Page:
Hubert de Givenchy, one of the greatest couturiers of the 20th century, has passed away near Paris at the age of 91. Givenchy created some of fashion’s most iconic and enduring looks, and was celebrated worldwide in particular for his “little black dress” and for his collaboration with Audrey Hepburn.
Hubert James Taffin de Givenchy was born on 21 February 1927 into an aristocratic French family of Italian descent. At the age of 17 he moved to Paris to study at the Ecole des Beaux Arts and in his early career in the mid-to-late 1940s he worked with fashion legends including Pierre Balmain, Christian Dior and Elsa Schiaparelli.
At the age of just 25, he established his own couture house in 1952 (ready-to-wear came in 1954) and a year later met Hepburn during the shooting of the movie Sabrina and went on to create her iconic look for Breakfast at Tiffany’s in 1961. The pair forged a lifelong close friendship and she starred in the ads for his first fragrances, L’Interdit and Le de Givenchy, for free as they were created in her honour.
Other famous patrons of Givenchy included Jackie Kennedy, Maria Callas, Marlene Dietrich, Grace Kelly, Greta Garbo, the Duchess of Windsor, Babe Paley and Lee Radziwill. The Givenchy house was split in 1981 with LVMH taking over the fashion arm and perfumes going to Veuve Cliquot. Today LVMH owns both the fashion and perfumes arm.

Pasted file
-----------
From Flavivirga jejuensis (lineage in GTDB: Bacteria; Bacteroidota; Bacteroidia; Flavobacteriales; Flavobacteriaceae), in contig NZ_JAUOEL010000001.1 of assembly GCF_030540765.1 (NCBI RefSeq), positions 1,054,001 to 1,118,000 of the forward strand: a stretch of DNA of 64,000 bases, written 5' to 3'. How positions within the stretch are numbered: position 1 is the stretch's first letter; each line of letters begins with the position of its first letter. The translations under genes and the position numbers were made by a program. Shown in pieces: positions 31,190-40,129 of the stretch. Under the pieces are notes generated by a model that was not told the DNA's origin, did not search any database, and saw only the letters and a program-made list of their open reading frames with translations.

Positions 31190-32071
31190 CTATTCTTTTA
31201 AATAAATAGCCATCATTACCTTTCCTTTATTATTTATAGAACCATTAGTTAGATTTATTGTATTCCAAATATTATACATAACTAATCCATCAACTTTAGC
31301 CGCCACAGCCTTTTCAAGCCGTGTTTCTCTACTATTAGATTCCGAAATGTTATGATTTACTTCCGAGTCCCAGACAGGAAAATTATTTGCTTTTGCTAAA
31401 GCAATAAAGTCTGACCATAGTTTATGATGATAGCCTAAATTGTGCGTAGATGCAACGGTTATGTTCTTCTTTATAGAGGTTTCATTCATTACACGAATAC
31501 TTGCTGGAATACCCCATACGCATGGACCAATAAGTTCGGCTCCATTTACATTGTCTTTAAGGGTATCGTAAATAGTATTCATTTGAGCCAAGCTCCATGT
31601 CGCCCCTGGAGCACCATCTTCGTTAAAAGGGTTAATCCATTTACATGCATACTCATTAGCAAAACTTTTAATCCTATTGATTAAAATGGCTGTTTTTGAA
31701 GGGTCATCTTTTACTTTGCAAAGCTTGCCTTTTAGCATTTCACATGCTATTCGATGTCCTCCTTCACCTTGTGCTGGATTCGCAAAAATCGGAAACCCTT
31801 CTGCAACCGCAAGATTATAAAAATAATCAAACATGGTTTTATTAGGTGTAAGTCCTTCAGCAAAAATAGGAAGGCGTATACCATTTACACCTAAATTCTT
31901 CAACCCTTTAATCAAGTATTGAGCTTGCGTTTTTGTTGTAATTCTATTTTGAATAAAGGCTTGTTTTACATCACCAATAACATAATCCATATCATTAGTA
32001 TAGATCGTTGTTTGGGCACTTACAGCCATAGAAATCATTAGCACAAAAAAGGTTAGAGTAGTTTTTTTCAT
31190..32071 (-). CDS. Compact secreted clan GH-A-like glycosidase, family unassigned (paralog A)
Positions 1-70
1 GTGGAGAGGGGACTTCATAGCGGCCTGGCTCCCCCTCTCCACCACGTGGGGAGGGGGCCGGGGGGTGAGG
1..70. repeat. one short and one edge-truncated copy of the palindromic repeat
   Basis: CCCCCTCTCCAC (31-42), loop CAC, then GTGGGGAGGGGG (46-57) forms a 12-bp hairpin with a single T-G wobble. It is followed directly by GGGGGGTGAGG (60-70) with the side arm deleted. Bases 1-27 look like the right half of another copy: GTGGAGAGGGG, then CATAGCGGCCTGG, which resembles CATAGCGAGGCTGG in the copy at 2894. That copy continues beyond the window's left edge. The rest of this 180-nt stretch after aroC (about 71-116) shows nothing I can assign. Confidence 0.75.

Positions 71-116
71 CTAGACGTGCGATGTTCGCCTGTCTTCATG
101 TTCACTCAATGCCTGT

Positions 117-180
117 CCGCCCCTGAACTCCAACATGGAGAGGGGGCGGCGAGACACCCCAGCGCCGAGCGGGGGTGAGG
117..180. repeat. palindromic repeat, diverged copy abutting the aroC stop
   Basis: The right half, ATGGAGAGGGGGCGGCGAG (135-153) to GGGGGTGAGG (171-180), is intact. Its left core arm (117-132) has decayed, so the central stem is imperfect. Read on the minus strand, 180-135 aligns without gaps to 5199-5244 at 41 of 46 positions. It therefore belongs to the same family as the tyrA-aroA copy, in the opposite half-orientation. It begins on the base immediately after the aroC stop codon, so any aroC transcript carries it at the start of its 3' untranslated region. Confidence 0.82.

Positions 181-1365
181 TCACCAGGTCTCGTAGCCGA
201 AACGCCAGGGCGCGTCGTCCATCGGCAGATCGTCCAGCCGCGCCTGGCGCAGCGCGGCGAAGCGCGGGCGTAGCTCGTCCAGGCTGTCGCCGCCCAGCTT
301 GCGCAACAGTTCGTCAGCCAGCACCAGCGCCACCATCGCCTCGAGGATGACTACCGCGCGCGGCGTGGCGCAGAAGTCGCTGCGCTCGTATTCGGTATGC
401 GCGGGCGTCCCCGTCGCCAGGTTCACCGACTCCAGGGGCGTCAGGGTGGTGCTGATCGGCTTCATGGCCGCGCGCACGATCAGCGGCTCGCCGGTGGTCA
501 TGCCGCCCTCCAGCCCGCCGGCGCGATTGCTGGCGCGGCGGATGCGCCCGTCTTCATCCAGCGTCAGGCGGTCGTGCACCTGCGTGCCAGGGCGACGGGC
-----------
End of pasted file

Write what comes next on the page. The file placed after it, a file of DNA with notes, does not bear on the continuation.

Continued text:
Givenchy himself stopped designing in 1995 and has been succeeded by a string of mostly British designers at the head of the house. John Galliano took over from Givenchy for five years, followed by Alexander McQueen and Julien Macdonald. Italian designer Riccardo Tisci arrived in 2005 and transformed the house during his 12-year tenure with his dark romantic aesthetic (though it is understood Givenchy himself was not keen on Tisci’s celebrity muses such as Kim Kardashian), and he was succeeded by Briton Clare Waight Keller (the first woman to head the house) who has just created her second critically acclaimed collection for the house.
At his height during the late 1950s and 1960s Givenchy created a number of timeless designs from the little black dress, to the babydoll and “the Beat” look featuring tweed miniskirts, knitted jerkins and headscarves. At six foot six inches tall, he was an imposingly elegant figure himself and insisted on wearing a white smock coat in his studio – an homage of sorts to his idol Cristobal Balenciaga.
He may have fallen out of the limelight and the headlines when fashion took a less elegant turn but over the four decades he worked, he proved himself to be more than worthy company for his contemporaries such as Saint Laurent, Balmain and Madame Chanel in what was a golden era for fashion.